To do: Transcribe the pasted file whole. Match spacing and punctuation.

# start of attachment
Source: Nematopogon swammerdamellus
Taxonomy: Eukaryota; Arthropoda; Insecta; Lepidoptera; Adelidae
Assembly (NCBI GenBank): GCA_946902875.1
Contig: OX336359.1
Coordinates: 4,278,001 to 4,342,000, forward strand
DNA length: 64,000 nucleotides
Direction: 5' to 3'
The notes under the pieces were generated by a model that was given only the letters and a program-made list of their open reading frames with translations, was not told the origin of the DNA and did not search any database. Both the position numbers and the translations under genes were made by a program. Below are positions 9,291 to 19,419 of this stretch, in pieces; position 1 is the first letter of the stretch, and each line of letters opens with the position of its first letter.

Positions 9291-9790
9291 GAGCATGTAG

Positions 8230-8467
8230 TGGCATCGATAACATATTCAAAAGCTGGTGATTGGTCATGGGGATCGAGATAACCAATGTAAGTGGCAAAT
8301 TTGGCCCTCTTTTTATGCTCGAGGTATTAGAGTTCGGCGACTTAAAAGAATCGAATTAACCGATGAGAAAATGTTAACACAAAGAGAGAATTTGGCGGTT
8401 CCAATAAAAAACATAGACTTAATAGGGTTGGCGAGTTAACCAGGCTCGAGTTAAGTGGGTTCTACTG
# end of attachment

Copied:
Source: Nematopogon swammerdamellus
Taxonomy: Eukaryota; Arthropoda; Insecta; Lepidoptera; Adelidae
Assembly (NCBI GenBank): GCA_946902875.1
Contig: OX336359.1
Coordinates: 4,278,001 to 4,342,000, forward strand
DNA length: 64,000 nucleotides
Direction: 5' to 3'
The notes under the pieces were generated by a model that was given only the letters and a program-made list of their open reading frames with translations, was not told the origin of the DNA and did not search any database. Both the position numbers and the translations under genes were made by a program. Below are positions 9,291 to 19,419 of this stretch, in pieces; position 1 is the first letter of the stretch, and each line of letters opens with the position of its first letter.

Positions 9291-9790
9291 GAGCATGTAG

Positions 8230-8467
8230 TGGCATCGATAACATATTCAAAAGCTGGTGATTGGTCATGGGGATCGAGATAACCAATGTAAGTGGCAAAT
8301 TTGGCCCTCTTTTTATGCTCGAGGTATTAGAGTTCGGCGACTTAAAAGAATCGAATTAACCGATGAGAAAATGTTAACACAAAGAGAGAATTTGGCGGTT
8401 CCAATAAAAAACATAGACTTAATAGGGTTGGCGAGTTAACCAGGCTCGAGTTAAGTGGGTTCTACTG